Buy eggs from the farmer that have not been washed. They do not need to be refrigerated at all until they are washed. That would be a huge bonus to your pantry. I am trying to think of meat as my uber carnivore would definitely leave for the thought of a day without meat…
    We have truly become extremely dependent upon power and refrigeration.
    I hope your vacation is filled with peace and the fresh air and freedom you deserve and that the storm rages at sea.

  5. It is hard to think of snacks for the hurricane. I ended up making some zucchini bread and will probably make lots of salsa… and start eating my canned goods.. ๐Ÿ™‚ The turnovers look awesome, I might try to make those last minute! Let’s hope the hurricane won’t be too hard on us!

  6. Looks like Irene is putting a real damper (pun intended) on your vacation, but it sounds like you’ve got everything under control. I think I could live on those yummy looking turnovers for a week! I live in Arizona so I won’t wait till a hurricane comes along to make them. Thanks for the recipe!

  7. I’m so sorry about your beach vacation, El! Better to be safe and prepared, though. Living in Wisconsin near Lake Michigan we have few natural disasters other than an occasional tornado and fortunately, those are few in this part of the state. I’m sure there must be many ideas to be found online.

    What a delicious way to stay calm and focus with those beautiful turnovers!

    Hope the storm goes out to sea before it gets close to you!

  8. El, so sorry that Irene has rudely interrupted your vacation! Could you ask them to replace this time with another week? I hope something works out.

    Those blueberry turnovers are fabulously simple and I imagine comforting in these dangerously dreary conditions. I’m not sure if I have advice that is better than having good cheese around the house. If I wasn’t nursing a baby, I’d have good wine and bread to accompany the delicious cheeses.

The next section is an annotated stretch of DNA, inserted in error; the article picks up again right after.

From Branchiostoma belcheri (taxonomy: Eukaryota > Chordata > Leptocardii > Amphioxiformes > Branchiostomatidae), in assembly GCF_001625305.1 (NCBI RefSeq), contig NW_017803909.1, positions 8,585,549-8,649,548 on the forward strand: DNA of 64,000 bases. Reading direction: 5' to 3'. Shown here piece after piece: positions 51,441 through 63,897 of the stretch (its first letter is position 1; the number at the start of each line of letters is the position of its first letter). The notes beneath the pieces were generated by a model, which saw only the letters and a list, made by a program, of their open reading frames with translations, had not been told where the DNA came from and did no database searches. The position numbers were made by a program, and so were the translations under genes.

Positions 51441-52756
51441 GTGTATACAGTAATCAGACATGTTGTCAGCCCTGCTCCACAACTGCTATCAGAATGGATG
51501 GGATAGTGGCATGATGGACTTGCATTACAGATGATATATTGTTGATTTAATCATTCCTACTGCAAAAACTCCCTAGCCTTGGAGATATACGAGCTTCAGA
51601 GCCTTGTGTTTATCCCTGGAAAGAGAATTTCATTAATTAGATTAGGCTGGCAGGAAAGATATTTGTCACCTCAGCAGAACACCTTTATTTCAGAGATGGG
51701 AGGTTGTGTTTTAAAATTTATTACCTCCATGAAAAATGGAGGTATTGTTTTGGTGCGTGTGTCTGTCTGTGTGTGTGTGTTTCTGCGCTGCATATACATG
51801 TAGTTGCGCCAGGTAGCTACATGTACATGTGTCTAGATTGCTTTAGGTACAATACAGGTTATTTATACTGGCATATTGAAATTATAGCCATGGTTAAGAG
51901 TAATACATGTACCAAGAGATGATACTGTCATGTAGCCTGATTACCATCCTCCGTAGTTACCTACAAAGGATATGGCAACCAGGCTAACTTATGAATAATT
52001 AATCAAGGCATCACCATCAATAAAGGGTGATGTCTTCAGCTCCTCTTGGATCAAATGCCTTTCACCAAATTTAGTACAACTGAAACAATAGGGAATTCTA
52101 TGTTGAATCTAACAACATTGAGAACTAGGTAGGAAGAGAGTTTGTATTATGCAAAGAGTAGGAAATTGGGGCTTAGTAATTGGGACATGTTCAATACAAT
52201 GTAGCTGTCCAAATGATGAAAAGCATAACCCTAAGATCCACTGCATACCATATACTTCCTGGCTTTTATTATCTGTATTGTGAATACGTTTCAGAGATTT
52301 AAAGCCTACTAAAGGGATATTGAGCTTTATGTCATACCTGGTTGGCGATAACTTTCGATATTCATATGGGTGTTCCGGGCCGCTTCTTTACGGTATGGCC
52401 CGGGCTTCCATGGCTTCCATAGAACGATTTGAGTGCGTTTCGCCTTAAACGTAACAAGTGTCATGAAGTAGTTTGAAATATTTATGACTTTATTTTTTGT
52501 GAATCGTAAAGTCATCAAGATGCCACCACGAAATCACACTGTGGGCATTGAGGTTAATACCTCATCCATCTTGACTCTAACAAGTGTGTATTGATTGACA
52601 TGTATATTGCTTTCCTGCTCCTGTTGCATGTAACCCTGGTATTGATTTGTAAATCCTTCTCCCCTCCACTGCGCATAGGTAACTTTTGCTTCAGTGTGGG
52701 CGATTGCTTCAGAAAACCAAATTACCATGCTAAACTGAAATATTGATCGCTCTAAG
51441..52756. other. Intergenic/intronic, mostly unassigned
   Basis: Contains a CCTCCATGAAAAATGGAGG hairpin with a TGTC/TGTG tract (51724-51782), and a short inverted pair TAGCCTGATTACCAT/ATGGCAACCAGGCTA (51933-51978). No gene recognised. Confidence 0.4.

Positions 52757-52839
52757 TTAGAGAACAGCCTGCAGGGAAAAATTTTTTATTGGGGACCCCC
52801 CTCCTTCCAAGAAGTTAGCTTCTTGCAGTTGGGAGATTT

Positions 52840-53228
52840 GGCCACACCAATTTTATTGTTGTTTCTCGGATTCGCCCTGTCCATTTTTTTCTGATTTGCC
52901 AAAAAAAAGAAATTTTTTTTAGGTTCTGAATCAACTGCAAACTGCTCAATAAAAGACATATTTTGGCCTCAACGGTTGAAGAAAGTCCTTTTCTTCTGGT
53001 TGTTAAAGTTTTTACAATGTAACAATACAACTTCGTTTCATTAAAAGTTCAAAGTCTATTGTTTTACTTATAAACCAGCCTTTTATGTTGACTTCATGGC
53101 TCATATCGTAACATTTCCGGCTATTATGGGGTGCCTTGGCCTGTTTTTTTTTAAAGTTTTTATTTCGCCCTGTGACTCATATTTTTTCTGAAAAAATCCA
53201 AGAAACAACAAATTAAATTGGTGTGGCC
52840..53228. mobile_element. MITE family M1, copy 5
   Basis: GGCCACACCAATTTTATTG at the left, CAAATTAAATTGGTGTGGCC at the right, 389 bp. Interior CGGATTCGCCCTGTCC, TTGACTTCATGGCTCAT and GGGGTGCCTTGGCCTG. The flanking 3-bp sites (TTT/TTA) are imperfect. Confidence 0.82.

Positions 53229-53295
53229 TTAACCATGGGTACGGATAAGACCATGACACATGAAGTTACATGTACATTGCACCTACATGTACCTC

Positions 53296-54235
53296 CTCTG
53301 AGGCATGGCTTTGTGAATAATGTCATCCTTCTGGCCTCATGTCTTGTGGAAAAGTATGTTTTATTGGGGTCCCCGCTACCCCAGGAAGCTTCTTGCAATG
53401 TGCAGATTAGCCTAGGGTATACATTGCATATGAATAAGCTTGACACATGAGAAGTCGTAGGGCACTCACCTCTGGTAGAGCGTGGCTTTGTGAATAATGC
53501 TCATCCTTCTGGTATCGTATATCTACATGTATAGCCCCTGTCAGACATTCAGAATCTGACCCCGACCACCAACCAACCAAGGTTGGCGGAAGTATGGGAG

In preparation for the storm, I made granola and stocked up on a bunch of nuts, notably raw cashews which won’t last me long enough if I keep on eating them.

  9. Those turnovers look amazing…and your photographs are even more beautiful. Always love how there is a beauty to every photograph you take. Hope you are safe and the storm passes by quickly and without too much damage!!

  10. Definitely snacks like home-made cheese crackers, cookies, granola, and small batches of things like biscuits or scones. Anything that can be stored air-tight rather than in the fridge. If you have a dehydrator or want to buy them, dried fruit is a fantastic route. You could also stock up on grains and work out some sort of fire-pit over which to at least heat water for oatmeal, etc. And if you need coffee, Starbucks Via instant isn’t too horrible (although it’s not great either).

  11. sorry to hear about your vacation! Glad to see you will be enjoying something so delicious while you what out the storm. I had similar visions of all my beautiful produce spoiling so I made a big batch of gazpacho.

  12. That is a bummer about your vacation. It nice that you have had time to prepare for the storm. Our natural disasters in S.California usually come with out warning, so we always try to have an extra propane container for the gas grill and a plenty of bottled water on hand.

  13. It feels a little strange to be reading this post on Monday after Irene has passed, and it’s a real bummer about that vacation rental! I’m so glad that most of the East Coast turned out ok, poor Vermont though. I would take these turnovers any day, hurricane or no!

    You asked about the food I’d stock up? That’s a very good question. It would be a mix of fresh and dried fruit, cured meats, nuts and I’d also bake up a bunch of muffins/scones too. Hopefully that day will never come, but it’s good to be prepared.

  14. I hope everything turned out alright for you (minus the cash sunk into the vacation rental). I thought we had another week of vacation, but realizing that classes were starting a week earlier than I had planned for, we had to hightail it back to Maine, driving through New York on Sunday, in between nasty bouts of rain and wind.

    Thankfully, we didn’t run into any (tree) snags, and made it back safely. Now that I’m back snug in my own kitchen, I do believe these will be making in on to the table sometime soon!

  15. Oh you poor thing, so sorry about the vacation! I hope you were safe and have your power back now. We only lost for 1 day, but I know other areas were without for days & days. Take care!

  16. We got Irene when she was forming in the Caribbean. Then, coming back to Florida, we were getting a side swipe, but the worst missed us.
    Sorry about your vacation and hope all is well. Going anyplace in August is chancy, isn’t it? Living in Florida is bad enough. Keeping some of my shutters up.
    Anyway, I’d love some of your blueberry hurricane turnovers. Maybe cherry too.

  17. I am new to your blog, but I have to say that your photos are insane. I love how the food pops right through the screen. I think I will do some baking this weekend…